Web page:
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Driving to Lisbon on the week of my birthday
By Hill Roberts

Part 2:

It was a great first day for me: there were no hitches, the road network was fabulous and the car behaved. Why shouldn’t it when it’s only over a year old. Still, I love this little car: it’s so reliable, cheap to run, and consumes less fuel. Above all, it moved like a real señorita on the motorways. At least, that’s how I felt for the car.

We left Faro, Algarve’s main resort town, just after noon. We had a sumptuous breakfast of bacon, cereals, egg omelets, coffee/tea and some croissants and typical Portuguese bread. It was covered by the hotel bill so it was a good arrangement. We loaded our stuff—one suitcase, anoraks*, and a hand luggage. You see, it pays to travel light, whether you’re flying or driving. There’s nothing worse than taking too many clothes and shoes when you don’t get the chance to wear them anyway. As for shoes, if you’re travelling in Europe, proper walking, sensible shoes are always a requirement since cobbled surface is common. Besides, why wear silly shoes when you can enjoy the sights and sounds without being uncomfortable?

This time, we left Faro without any mistakes. John, my navigator and partner in crime, was very attentive and this time, he made sure he prompted me long before the turning points/road signs  could be found. I was more than pleased since we had a good breakfast, a vital part of a journey.  When driving long-haul, I recommend strong coffee instead of tea because coffee makes you alert while tea soothes you and even makes you sleepy. I had four medium size cups; the Portuguese, like the Spanish, make one of the best coffees in Europe. Forget about the Italians boasting that they make the best coffee. It’s a lie, ha ha ha! Anyway, leaving Faro was a relief since we decided not to make stops in other Algarve towns like Portimao and Villamora, two popular places for northern Europeans where the British rule. We skipped Algarve for many reasons: too many tourists already, we’ve been there many times, and the cost of staying in another hotel, dragging our stuff with us, was such a waste—a needless hassle considering that we could drive straight to Lisbon.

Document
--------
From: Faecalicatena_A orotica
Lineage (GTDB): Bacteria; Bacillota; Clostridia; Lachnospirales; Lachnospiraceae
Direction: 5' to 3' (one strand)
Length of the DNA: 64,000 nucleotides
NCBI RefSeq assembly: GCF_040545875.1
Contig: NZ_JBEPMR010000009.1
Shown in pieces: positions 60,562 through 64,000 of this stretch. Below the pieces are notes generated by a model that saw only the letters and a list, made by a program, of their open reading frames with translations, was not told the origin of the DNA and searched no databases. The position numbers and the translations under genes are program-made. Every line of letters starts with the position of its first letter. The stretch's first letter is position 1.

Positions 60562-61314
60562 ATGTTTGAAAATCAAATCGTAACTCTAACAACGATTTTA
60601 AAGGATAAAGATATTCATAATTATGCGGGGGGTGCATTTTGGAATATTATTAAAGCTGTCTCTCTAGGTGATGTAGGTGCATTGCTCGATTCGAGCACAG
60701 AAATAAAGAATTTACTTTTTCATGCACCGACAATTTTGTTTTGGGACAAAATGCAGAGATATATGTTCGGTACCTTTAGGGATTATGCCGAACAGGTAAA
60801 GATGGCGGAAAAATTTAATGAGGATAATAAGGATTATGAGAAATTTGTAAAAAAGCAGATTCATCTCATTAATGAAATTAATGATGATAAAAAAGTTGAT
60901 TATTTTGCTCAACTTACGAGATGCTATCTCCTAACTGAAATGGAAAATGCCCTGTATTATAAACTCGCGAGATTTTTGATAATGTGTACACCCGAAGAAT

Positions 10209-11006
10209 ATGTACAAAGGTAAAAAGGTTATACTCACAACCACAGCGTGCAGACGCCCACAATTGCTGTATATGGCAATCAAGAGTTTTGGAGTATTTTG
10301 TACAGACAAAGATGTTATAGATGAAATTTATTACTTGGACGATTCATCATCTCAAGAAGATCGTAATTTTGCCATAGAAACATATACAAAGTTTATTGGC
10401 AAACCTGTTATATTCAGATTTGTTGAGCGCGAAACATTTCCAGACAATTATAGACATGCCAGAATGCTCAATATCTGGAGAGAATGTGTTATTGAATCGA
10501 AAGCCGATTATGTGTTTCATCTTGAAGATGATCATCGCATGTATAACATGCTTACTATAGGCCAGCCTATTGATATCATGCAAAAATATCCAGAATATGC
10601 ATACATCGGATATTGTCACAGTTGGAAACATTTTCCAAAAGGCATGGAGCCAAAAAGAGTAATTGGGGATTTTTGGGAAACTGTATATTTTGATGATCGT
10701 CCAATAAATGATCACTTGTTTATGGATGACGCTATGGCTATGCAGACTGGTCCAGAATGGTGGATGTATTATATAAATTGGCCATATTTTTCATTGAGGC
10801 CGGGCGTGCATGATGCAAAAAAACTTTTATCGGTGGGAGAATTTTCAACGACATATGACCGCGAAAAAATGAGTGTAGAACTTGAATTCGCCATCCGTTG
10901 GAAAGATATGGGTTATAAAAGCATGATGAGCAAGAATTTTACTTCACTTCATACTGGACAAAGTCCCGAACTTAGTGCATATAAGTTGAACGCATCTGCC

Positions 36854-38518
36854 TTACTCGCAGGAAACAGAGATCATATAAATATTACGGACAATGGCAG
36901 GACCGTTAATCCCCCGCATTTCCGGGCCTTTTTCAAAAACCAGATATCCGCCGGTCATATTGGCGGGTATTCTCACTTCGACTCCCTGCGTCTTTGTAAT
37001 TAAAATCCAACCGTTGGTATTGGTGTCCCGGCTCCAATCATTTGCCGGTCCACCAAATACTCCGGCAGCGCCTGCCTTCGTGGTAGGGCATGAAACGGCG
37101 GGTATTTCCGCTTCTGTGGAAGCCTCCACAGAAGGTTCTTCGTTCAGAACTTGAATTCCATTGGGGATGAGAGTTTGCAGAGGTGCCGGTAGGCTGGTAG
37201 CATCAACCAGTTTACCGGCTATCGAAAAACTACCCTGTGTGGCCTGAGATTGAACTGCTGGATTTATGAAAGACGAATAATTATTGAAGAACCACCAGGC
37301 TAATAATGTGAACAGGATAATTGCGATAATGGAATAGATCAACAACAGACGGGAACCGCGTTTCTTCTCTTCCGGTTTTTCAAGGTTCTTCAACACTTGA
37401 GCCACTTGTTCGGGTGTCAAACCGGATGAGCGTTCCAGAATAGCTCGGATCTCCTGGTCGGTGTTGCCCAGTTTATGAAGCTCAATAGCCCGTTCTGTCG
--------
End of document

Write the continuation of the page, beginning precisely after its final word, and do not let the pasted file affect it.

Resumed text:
My husband and I made sure that the car was always refilled with petrol each time we stopped for a meal, a drink or—as we say over here, when it was “loo time.” Petrol in Portugal is a lot more expensive (something we didn’t know about) and as you drive along the motorways, there’s hardly a service station, unlike in the UK where Services abound. The countryside seemed desolate but that’s because when the motorways were built between Spain and Portugal, they had to cut through valleys, rivers, streams, mountains and hills. Still, these two countries have made an excellent job on the road network and for Europeans living in these countries, this has made travelling a worthwhile effort. 

When nature calls, driving becomes an inconvenience, especially when you are right smack on the motorway and there’s nothing to see but greenery, barren open fields, and olive orchards. Still, after driving sixty kilometers, we found our first petrol station and there we refilled our car and stomachs before moving on.
*An anorak is a usually pullover hooded jacket long enough to cover the hips.

(To be continued)

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